San Diego County is bracing for the worst of a brutal heat wave that has already sent temperatures into the triple digits and prompted a days-long heat warning.
Temperatures Friday were expected to be relatively moderate when compared with what's to come, with digits in the upper-80s along the coast, in the mid-90s in the valleys, in the low-90s in the mountains and in the 110s for the deserts.
"These hot temperatures are just going to continue and actually increase over the next couple of days, especially," NBC 7 forecaster Ashley Matthews said.
Over the holiday weekend, temperatures along the coast and inland valleys will rise another 5 to 7 degrees in most parts of the county. Mountains and deserts will still see temperatures in the low-90s and 110s respectively, but could also see some thunderstorms, Matthews said.
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An excessive heat warning issued by the National Weather Service was extended until 8 p.m. Tuesday as temperatures rise 5 to 10 degrees above average for this time of year. The warning was originally set to expire on Monday. There will be little relief overnight with temperatures remaining in the 70s along the coast and warmer inland.
These temperatures will likely be the hottest of the year, so far, and were also elevating the risk for wildfires.
Temperatures soared into the triple digits in parts of San Diego County Wednesday and Thursday. No records were set but inland areas of the region saw temperatures in the 100s.
An excessive heat warning means extreme temperatures could increase the risk for heat-related illness, especially for people working or participating in activities outside. Residents are urged to drink plenty of fluids, stay in air-conditioned rooms wherever possible and check on relatives and neighbors. Never leave children and pets unattended in vehicles as inside temperatures could reach lethal digits in minutes, the NWS said.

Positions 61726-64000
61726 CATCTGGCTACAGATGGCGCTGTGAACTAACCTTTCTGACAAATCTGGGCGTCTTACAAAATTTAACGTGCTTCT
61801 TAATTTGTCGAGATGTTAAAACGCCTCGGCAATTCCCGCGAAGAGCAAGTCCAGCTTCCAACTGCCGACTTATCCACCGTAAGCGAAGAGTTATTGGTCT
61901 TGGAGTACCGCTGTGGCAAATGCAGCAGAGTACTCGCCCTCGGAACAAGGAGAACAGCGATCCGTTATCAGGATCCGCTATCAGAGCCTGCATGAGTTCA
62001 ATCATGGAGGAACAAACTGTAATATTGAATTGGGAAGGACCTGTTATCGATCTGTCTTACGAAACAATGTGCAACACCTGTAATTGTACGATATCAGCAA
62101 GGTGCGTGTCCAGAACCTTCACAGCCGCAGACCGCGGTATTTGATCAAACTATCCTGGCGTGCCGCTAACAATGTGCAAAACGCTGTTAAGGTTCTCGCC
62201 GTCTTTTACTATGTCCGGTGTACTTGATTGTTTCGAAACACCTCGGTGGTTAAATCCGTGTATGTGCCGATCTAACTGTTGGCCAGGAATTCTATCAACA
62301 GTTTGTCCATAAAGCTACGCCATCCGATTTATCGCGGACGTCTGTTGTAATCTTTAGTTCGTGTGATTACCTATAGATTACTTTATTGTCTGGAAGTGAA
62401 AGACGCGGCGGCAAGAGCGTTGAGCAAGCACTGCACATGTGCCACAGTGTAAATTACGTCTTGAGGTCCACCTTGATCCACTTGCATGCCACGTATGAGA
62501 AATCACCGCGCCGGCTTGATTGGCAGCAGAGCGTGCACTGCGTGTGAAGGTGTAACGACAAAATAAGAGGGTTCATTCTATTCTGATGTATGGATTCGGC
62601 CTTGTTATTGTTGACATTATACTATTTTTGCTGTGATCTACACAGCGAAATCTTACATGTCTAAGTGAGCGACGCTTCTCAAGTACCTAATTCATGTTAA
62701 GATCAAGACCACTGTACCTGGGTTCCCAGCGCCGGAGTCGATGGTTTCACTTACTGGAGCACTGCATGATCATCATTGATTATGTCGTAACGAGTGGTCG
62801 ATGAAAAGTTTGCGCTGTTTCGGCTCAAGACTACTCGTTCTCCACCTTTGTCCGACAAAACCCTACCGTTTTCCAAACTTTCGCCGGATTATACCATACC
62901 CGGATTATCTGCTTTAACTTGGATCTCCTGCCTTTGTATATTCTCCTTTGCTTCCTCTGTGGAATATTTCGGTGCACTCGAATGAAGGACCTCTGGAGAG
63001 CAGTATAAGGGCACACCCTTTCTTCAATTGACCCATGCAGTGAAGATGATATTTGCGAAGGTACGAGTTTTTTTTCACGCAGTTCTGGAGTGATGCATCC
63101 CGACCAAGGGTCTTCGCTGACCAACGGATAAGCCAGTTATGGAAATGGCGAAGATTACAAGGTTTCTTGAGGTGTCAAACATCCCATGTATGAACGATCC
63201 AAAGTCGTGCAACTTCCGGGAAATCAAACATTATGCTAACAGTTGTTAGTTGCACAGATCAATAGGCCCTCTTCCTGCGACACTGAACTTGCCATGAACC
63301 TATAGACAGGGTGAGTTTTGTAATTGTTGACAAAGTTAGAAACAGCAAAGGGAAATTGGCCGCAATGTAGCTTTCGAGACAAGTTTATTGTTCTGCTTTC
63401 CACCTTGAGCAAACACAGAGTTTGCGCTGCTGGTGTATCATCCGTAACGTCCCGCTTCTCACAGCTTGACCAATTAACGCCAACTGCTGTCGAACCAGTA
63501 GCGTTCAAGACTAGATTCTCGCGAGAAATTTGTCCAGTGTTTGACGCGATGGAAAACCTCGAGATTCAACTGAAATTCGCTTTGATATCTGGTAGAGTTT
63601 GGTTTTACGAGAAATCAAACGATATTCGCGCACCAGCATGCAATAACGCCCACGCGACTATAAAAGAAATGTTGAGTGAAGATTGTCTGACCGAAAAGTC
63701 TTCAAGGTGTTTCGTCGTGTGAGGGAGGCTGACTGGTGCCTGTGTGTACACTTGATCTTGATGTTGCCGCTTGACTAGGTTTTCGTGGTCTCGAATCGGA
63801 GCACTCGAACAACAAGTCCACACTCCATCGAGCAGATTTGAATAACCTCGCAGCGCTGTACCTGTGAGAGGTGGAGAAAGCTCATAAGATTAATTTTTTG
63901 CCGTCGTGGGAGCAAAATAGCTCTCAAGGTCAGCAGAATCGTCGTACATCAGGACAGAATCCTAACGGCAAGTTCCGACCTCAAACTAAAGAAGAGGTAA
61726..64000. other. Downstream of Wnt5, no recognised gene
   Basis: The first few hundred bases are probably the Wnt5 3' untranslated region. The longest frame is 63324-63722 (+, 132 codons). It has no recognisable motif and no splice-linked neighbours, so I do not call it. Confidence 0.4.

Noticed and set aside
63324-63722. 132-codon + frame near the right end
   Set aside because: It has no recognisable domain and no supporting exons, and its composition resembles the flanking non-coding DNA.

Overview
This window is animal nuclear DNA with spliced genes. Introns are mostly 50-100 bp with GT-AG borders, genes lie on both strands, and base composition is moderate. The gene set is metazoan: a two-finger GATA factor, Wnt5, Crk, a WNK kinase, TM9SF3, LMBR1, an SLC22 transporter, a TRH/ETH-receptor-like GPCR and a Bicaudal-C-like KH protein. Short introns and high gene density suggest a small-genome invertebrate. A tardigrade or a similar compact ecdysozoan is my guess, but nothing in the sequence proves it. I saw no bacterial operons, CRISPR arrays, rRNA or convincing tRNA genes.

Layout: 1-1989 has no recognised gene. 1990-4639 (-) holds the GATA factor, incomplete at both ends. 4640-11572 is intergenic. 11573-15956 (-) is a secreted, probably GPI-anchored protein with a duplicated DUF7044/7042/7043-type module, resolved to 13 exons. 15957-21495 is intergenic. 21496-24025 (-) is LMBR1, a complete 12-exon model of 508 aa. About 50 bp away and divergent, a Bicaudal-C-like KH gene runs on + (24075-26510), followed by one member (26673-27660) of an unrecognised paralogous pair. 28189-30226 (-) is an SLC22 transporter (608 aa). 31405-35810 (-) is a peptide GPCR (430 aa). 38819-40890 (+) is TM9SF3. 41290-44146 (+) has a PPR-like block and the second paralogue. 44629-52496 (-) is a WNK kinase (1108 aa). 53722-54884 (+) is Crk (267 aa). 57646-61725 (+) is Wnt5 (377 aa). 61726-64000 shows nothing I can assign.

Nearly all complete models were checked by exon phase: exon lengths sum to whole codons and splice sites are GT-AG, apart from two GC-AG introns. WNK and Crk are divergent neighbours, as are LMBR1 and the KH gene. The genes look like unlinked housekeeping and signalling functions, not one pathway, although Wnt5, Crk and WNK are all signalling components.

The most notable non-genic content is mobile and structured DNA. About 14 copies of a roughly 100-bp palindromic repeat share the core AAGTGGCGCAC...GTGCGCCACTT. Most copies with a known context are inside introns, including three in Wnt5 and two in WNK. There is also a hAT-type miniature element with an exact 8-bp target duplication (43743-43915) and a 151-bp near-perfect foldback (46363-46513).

"Looks like we'll start to get a little bit of relief from these warm temperatures next week, but it's going to take a little bit of time for that to happen," Matthews said.
On Wednesday, a large brush fire started near the U.S.-Mexico border and within hours had grown to more than 4,000 acres. Hundreds of people were under evacuation orders and at least four structures had been destroyed. The fire continued to burn Thursday and prompted the closure of the nearby Tecate border crossing.
Residents in the Lakeside area were also warned they may need to evacuate if a wildfire continued to spread Thursday.
The heat wave was also raising the possibility of power outages, prompting California Gov. Gavin Newsom declared a state of emergency.
The California Independent System Operator (ISO) also issued a flex alert to urge consumers to reduce the strain on the energy grid by conserving electricity. The alert was for Wednesday and Thursday but Newsom urged consumers to conserve energy through the holiday weekend, particularly by turning their thermostats up to 85 degrees if they won't be at home over the holiday weekend.
Newsom’s order allows use of backup diesel generators to put less strain on the system and won’t require ships at port to plug into onshore electricity sources. The move is expected to increase air pollution, but Karen Douglas, the governor’s senior energy adviser, said the priority was to keep the lights on.
San Diego County will have dozens of "Cool Zones" open for residents to escape the extreme heat. Find a list of locations here.